If you haven’t built or owned a website yet, you might be surprised that even the most seasoned developers, designers, and site owners oftentimes cite that the most nerve-wracking step of building a site is securing a domain name.
And in a way, it can actually make perfect sense. Your domain is a huge part of your online identity and it should be intact with your entire branding philosophy and entrepreneurial message as closely as can be.
All this may sound like a simple task, but in reality, securing a good domain, and coming across one isn’t necessarily a walk in the park. If you see one, you’ll pretty much have to pull the trigger on it right away or they’re gone forever. Of course, you can get the same one later for an inflated price or you can haggle for it, but that’s another story.
From this perspective, it might even make sense to buy a fitting domain name even if you don’t have a site to connect it to at the moment. If you choose to take that route, you will become a proud owner of a parked domain.
As you might be already able to tell, in this article we will discuss everything there’s to know about parked domains and about their advantages both for greenhorn and veteran site owners/admins alike.
About Parked Domains
As hinted above, a parked domain is basically a registered domain name that’s not connected to any kind of online service, like email hosting or a site. A parked domain is a purchased domain name that’s not being used at the moment but reserved (“parked”) for future use.
In most cases, these domain names point to a “parked domain” page, and ads page a “but this domain” page or nothing at all. When the latter happens, you will usually see a browser error. In cases, when the parked domain sends the visitors to a more primary domain name, the parked domain is an “alias domain” for the primary domain.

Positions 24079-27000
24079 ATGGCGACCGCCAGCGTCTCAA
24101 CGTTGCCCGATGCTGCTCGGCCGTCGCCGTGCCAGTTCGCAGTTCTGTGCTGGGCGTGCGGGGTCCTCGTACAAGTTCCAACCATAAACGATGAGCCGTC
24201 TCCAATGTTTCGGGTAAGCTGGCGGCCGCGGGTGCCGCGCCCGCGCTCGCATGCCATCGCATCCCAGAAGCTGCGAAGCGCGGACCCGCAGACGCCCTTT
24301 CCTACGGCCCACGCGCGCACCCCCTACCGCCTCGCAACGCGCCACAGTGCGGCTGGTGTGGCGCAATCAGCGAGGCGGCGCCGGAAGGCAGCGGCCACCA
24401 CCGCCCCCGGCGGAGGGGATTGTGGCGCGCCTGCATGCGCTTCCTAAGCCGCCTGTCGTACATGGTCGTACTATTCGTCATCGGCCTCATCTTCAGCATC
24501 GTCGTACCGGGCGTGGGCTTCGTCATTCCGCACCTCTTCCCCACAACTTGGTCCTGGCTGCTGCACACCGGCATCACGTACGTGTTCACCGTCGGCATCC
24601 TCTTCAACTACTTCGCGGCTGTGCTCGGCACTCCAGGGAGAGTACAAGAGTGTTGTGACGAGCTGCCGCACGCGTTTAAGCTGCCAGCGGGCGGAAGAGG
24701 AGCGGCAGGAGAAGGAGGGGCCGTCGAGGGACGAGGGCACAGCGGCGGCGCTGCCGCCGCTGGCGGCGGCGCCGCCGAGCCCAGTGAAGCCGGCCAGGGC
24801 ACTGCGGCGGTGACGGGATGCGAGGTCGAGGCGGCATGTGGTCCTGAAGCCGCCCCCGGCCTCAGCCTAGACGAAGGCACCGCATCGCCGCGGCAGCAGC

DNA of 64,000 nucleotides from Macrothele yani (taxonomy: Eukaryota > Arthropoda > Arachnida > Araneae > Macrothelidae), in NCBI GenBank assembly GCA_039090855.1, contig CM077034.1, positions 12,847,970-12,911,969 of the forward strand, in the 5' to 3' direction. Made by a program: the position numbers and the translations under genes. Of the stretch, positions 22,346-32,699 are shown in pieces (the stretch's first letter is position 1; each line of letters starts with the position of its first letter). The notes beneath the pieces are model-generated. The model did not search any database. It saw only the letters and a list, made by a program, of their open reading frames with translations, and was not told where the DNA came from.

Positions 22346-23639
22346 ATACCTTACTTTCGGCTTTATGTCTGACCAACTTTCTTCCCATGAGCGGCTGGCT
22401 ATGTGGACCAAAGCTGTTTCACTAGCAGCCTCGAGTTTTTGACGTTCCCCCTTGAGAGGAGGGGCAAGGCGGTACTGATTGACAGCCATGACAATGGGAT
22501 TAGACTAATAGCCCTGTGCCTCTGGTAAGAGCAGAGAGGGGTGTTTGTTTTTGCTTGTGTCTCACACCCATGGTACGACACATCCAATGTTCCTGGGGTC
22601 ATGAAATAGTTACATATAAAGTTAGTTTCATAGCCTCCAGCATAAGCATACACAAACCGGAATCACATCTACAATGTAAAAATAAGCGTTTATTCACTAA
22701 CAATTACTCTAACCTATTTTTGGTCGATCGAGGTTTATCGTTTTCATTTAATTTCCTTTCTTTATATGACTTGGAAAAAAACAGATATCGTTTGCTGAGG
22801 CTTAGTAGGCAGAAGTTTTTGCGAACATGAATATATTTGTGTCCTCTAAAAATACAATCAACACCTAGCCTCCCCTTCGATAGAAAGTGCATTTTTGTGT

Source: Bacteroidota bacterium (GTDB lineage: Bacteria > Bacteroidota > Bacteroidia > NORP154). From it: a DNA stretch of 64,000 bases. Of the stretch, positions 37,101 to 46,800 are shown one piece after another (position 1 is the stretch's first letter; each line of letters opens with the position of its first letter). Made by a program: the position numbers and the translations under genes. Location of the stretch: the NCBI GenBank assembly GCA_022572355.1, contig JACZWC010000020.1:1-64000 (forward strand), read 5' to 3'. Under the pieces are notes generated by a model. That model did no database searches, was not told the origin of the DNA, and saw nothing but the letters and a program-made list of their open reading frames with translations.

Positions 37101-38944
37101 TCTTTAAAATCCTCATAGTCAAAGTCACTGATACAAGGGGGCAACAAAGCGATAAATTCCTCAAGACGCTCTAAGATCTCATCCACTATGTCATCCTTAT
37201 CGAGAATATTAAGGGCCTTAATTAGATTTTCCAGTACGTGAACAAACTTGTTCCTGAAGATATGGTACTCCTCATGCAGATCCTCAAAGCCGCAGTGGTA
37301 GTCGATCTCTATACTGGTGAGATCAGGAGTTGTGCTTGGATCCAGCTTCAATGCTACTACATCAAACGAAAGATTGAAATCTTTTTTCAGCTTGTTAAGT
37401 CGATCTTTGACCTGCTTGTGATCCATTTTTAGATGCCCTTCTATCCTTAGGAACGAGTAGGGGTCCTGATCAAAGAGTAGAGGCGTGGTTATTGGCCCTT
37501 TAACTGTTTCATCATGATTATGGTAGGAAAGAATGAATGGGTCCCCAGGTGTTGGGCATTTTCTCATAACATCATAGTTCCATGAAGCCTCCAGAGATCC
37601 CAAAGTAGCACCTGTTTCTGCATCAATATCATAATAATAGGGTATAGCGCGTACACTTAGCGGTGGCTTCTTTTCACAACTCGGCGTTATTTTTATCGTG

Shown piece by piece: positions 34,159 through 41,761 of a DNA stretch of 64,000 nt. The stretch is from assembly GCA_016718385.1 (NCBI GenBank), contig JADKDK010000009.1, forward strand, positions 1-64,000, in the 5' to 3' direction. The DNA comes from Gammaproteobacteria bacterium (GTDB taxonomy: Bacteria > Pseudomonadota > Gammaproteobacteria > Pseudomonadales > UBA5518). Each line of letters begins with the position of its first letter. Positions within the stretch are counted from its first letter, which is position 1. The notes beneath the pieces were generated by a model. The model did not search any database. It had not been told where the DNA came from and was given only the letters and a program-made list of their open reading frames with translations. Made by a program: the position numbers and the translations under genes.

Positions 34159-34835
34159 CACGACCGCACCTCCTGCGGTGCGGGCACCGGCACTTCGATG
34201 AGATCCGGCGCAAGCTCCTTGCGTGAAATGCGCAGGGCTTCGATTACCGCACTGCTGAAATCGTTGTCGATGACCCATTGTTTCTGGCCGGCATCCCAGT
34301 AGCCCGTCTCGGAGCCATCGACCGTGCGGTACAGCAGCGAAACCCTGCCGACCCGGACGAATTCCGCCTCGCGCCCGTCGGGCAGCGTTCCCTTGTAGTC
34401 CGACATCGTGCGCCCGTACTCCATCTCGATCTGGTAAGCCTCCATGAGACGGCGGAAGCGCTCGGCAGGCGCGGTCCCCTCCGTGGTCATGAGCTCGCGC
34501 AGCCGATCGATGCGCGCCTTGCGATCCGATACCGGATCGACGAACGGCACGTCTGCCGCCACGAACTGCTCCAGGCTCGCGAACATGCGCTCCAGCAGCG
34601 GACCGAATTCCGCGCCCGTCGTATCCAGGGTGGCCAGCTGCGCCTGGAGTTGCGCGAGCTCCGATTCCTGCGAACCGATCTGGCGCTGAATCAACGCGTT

What’s the Big Deal about Parked Domains?
When taking a closer look at it, a parked domain is just a domain that you don’t use. If that’s the case, what’s the point of owning one? Well, there are several advantages to having a parked domain.
Protecting a Domain Name
Nowadays, coming across a fitting domain name is rather difficult. In most cases, you will find that the top choice that you’ve chosen to secure for yourself is already taken, and getting your hands on it means you will have to dig into your pocket and dig deep.
Because of this, there are lots of site owners who will buy a domain in the earliest stages of starting a new business way before even starting to build a website. They do this to take the domain off the market, especially if they’ve managed to find a good domain name that will be right there when the development process commences.
To Sell It
Having a good domain name parked can make money in more than one way. Domains have become a sought-after commodity meaning that you can think about them as an investment. You purchase them at lower prices and sell them later on for a profit. You keep the domain parked, you just wait for the right time to throw it back in the market.
Sending the Users to the Same Website as a Primary Domain
We’ve also touched bases on this one before. Your parked domain can also serve as a secondary domain for your other, primary domain. In this case, your parked domain points to the primary domain’s IP address and serves the same site.
It’s not an uncommon practice for companies to have several of these parked domains with similar names as the primary domain as these aliases serve a purpose.
In essence, these parked domains help guide those who mistyped the primary domain or misremembered to correct addresses. In other cases, it can serve as a great promotional tool in marketing strategies and campaigns.
Lastly, these aliases can also protect against a phenomenon called cybersquatting, which is the process of buying domains that are more or fewer variants of a primary business domain and attempting to sell the domain back to the company. Apart from the obvious material losses, cybersquatting can also damage brand credibility as the “squatters” oftentimes do whatever they want with the domain until the business finally gives in and buys it back.